There will be many auctions occurring all at the same time, in locations all over the grounds.  Livestock and poultry, quilts, yard sale type items, antiques, landscaping, plants, flowers, farm equipment.. and so much more.  Some of the auctioneers are super funny and will crack jokes as they sell. 



 The quilts are beautiful - and watching them be sold is like attending a quilt show, with so many varieties, fabrics, and patterns.


The Beaver Run School Amish Auction benefits four Amish schools that do not receive state funds. The schools include Beaver Run, Muddy Run, Sunny Slope, and North Ridge.  The schools average a total of 90 students ages 6 through 15.  Students attend class 180 days a year and leave after eighth grade.  
There's always a chicken BBQ, and a several other options for lunch.  And it's seriously worth the trip just for the doughnuts!

Be prepared to walk - parking is across the road, and there's a good bit to see here.  There are rows of porta pottys brought in for the day.



In the spring, it's frequently very muddy, depending on how much rain fell that week.  

Right inside the gates there will be a line of stands selling everything from candy to pampered chef, but most of the grounds will be auctions, not regular sales.

This is a Sale Bill From 2016
These can often be found at the Turbotville Bank in the weeks leading up to the sale
They are all pretty similar, and there's SO much here that a sale bill will not help you much.


The Fall sale in 2011, was huge.  The spring sale in 2012 was very small.  That's not abnormal, for a smaller sale to follow a huge one.  But even a "small" sale here is usually quite large.  
There will be auctions of antiques in one tent, quilts in a building, new furniture in one building, old furniture outside, landscaping materials in one row, rows of misc large items (swing sets, storm doors, old stoves, windows, lumber, lawn chairs, hoses - you name it), a row of lawn mowers, rows of farm equipment, a tent of flowers,  a horse sale, poultry sale, goats and sheep and cows..  all happening at once.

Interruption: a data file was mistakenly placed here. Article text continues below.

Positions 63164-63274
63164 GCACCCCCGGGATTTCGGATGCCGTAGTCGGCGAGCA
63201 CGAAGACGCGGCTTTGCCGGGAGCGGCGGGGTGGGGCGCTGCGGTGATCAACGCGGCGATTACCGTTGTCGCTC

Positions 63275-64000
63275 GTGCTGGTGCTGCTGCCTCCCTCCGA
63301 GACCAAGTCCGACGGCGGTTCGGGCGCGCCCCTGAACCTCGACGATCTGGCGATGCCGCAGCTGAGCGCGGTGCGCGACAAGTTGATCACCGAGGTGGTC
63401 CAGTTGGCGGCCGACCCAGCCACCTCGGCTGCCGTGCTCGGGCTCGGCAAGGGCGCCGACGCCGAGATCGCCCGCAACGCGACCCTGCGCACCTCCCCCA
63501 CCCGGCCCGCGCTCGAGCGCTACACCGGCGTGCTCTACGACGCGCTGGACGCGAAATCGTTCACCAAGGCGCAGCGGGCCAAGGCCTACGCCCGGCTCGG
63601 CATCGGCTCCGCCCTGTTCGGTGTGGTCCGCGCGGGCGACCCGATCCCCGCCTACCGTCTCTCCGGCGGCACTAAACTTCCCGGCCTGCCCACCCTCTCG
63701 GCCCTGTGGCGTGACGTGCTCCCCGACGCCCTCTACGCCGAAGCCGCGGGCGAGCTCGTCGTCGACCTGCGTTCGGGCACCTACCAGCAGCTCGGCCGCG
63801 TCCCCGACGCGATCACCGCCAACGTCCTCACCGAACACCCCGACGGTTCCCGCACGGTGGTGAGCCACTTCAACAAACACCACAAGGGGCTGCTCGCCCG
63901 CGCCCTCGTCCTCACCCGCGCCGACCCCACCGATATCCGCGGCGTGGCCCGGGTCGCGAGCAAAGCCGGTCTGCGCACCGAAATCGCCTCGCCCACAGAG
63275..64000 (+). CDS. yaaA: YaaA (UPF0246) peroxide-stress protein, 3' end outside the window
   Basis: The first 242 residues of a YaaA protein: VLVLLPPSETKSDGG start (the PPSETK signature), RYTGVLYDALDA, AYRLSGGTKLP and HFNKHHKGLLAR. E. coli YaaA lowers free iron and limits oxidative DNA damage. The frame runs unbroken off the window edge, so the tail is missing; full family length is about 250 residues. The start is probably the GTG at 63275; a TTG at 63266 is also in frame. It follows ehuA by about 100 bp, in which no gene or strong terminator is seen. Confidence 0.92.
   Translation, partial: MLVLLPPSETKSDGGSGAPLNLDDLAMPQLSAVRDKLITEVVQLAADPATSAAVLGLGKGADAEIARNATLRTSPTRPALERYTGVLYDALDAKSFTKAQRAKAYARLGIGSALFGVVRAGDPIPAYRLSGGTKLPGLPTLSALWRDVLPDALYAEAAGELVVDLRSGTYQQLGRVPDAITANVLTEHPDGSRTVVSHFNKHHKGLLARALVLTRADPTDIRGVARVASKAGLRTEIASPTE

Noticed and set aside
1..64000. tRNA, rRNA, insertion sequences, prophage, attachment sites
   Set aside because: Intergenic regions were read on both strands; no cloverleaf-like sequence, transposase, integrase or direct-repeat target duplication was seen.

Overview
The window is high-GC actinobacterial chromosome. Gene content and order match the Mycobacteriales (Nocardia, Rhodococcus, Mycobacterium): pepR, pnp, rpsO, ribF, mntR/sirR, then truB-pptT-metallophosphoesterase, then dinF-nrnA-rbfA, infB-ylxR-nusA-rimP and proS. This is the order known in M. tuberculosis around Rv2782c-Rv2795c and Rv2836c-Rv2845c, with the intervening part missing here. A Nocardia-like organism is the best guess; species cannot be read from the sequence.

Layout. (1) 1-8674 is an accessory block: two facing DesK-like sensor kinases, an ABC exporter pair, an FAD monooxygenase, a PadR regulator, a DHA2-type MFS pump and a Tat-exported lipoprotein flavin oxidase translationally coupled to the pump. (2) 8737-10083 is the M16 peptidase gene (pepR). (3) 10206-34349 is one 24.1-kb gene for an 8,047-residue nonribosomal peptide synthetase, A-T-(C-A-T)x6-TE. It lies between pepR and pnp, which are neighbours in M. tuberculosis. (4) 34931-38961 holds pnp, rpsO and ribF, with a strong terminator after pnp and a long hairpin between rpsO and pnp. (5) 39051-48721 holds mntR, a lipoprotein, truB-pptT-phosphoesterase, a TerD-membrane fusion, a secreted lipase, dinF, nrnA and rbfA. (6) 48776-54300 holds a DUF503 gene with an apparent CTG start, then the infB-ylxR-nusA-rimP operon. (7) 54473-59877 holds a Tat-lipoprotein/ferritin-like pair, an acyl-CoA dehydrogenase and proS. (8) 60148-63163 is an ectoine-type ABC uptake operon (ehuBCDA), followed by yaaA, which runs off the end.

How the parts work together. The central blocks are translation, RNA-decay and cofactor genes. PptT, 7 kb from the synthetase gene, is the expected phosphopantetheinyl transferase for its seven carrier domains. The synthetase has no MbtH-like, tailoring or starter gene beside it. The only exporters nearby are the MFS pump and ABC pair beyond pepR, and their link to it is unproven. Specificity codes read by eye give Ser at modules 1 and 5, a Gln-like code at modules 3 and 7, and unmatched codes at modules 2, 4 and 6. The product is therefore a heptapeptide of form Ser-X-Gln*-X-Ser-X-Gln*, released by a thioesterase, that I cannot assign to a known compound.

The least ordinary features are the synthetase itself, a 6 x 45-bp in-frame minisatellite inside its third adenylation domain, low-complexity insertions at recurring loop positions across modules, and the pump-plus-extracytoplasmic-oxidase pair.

Some of the sales, like the horses and the used furniture, will be at later times during the day, but there will be 6 or more auctions starting at 8:30 am, all around the grounds.


It's not uncommon to see government agencies drop by to randomly spot test poultry and check on the condition of animals being sold.


Even if you have no intentions of buying anything, this is an interesting sight to see.  There's always a variety of animals for sale, with a larger selection than any of our local livestock auctions. 

Since the commission is 20%, we rarely sell anything here ourselves, but we have often come home with a goat or some poultry in the back of my car.  I bought our heavy, solid, dining room table there for $10 back in 2010, and it's rare that I leave without buying something.  They will have skid steers to help you load larger items, and some of the especially large items like the sheds and swing sets can be picked up later - but there is a cut off on how long they will keep things there.   Poultry may sell without the crate it is in -so if you plan to buy chickens, take some carriers along just in case.  (Leave them in your car until you need them)


Some years you can find great deals!  Other years the prices will be ridiculously high.  It's an auction, so you just never know what you will see, or what it will cost.